According to the Australian Association for the Study of Peak Oil and Gas: "High prices are the market signal that we urgently need transport and city planning that will reduce our oil dependence. Suggesting that high oil prices are temporary misleads the public and allows governments to delay difficult decisions."
The Victorian political and business establishment is in denial. The case against the east-west link in particular, and increased oil dependence in general, is made in the submission by the Institute for Sensible Transport (IST) to Sir Rod Eddington's inquiry into the tunnel link.
Kenneth Davidson is a senior columnist [at The Age]
(14 June 2007)
Four Takes on Global Oil Demand, Supply and Disruption
Mike Millikin, Green Car Congress
Four major oil- and energy- related reports emerged this week: the International Energy Agency's (IEA) Oil Market Report (OMR); BP's Statistical Review of World Energy 2007; the Short-term Energy Outlook (STEO) from the US Energy Information Administration (EIA); and the EIA's 2007 Outlook for Hurricane Impacts on Gulf of Mexico Crude Oil & Natural Gas Production.
BP's annual report is backward-looking; it provides data and analysis of the consumption and production of the prior year
(12 June 2007)
BP Statistical Review of World Energy 2007: World has enough oil for 40 years
Staff, FinFacts (Ireland)
BP says that the world still has enough proven oil reserves to provide 40 years of consumption at current rates, in spite of a slight fall last year.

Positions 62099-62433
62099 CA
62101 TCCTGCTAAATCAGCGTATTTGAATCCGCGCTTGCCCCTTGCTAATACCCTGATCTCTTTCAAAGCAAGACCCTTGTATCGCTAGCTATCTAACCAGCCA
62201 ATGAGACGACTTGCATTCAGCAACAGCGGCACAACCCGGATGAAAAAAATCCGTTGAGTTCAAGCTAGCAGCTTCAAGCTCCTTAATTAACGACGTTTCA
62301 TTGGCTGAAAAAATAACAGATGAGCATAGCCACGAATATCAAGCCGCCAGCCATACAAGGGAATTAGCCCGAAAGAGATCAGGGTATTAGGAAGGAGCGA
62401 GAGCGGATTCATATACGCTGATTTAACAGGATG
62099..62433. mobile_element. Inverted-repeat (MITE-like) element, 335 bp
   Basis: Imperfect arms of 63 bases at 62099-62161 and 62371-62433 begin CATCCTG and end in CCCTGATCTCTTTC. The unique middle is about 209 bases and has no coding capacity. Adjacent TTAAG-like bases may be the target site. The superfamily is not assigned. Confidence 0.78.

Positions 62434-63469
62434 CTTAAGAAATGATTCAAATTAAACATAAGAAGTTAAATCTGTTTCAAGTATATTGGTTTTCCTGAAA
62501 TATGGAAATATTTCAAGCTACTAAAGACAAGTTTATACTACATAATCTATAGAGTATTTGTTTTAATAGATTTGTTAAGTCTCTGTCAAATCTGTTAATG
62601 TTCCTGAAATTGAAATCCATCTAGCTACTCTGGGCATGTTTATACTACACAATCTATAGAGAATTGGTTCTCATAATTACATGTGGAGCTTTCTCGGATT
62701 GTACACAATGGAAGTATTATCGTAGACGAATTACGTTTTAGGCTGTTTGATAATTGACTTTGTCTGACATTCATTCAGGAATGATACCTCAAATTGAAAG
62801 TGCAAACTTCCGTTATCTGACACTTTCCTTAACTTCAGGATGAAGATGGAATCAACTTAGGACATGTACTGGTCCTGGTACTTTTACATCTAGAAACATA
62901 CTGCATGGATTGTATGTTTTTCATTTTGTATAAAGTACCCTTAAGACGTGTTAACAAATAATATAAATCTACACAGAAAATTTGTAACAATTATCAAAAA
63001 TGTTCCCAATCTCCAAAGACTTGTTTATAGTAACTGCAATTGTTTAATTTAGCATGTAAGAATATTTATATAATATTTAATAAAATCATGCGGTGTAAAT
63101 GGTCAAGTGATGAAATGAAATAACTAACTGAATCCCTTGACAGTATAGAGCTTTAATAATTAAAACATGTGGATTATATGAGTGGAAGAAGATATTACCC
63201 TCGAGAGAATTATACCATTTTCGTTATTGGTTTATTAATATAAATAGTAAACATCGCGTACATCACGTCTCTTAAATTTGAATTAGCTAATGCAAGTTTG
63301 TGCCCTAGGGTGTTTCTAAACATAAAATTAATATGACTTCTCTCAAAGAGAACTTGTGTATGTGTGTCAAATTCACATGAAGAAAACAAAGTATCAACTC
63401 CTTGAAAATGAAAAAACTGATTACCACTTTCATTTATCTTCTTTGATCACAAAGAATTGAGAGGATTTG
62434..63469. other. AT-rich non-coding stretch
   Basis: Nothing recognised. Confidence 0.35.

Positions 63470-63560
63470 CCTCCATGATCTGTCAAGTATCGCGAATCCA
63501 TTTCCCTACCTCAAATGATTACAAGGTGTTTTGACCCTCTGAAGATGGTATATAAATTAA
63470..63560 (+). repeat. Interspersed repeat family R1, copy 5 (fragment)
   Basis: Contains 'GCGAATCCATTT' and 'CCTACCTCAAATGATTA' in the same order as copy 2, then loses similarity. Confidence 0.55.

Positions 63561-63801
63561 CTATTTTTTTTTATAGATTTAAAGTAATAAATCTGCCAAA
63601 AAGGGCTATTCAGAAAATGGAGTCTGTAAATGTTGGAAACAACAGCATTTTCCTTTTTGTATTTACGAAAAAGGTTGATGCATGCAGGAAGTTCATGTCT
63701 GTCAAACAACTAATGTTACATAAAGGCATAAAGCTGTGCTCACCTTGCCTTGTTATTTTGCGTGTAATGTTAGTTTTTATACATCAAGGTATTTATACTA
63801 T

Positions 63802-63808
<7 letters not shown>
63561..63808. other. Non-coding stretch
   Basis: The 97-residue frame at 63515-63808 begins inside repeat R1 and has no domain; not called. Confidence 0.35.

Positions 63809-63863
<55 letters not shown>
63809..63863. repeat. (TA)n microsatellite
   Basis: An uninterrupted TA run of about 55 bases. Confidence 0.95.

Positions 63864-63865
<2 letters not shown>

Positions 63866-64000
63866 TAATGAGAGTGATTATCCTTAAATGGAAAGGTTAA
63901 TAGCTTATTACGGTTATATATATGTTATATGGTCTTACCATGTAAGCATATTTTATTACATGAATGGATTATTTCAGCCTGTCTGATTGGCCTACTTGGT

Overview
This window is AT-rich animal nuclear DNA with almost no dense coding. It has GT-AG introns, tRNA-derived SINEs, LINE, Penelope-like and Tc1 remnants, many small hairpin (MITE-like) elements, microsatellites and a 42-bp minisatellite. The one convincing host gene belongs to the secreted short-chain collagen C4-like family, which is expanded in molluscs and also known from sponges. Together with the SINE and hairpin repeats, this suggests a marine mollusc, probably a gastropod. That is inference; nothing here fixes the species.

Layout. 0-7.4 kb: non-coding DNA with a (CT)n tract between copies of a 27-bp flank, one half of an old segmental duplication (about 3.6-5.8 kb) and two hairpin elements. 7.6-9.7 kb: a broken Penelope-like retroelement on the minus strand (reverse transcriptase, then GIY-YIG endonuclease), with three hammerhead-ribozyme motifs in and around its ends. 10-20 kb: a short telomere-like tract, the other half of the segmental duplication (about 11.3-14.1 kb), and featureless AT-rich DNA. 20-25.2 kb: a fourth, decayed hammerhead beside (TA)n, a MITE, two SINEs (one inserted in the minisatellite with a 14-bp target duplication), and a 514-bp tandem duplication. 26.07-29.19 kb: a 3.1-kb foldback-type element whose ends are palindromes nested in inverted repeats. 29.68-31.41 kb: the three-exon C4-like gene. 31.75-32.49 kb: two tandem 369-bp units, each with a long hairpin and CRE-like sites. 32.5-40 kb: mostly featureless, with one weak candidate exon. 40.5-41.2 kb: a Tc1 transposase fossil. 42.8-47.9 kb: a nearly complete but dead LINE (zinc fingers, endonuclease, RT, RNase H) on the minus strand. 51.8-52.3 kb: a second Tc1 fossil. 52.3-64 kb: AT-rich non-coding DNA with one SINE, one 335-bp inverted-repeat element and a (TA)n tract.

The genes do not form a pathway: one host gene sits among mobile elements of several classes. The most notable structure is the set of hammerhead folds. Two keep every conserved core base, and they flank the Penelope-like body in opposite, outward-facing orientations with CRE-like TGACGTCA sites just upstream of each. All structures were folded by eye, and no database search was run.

The BP Statistical Review of World Energy 2007 also shows that global energy use has grown much faster and created more carbon dioxide emissions in the past five years than in the second half of the 1990s, despite the big rise in the prices of oil and natural gas.
The discovery of new reserves has kept the four-decades production buffer steady despite increases in production.
Peter Davies, BP's outgoing Chief Economist, rejects the "peak oil" claims that oil production is already at or near its peak.
"We don't believe there is an absolute resource constraint," he said. "When peak oil comes, it is just as likely to come from consumption peaking, perhaps because of climate change policies or for some other reason, as from production peaking." However, the big oil majors including BP are facing increasing challenges in getting access the oil reserves, with almost two-thirds located in the Middle East.
(12 June 2007)
Related speech just delivered by BP's chief executive: Securing the future - An oil company perspective
Energy news from Australia
Big Gav, Peak Energy
Several stories on nuclear, plus the usual energy headlines with an emphasis on Australia. The post ends with caustic cartoon about US oil dependency.
(13 June 2007)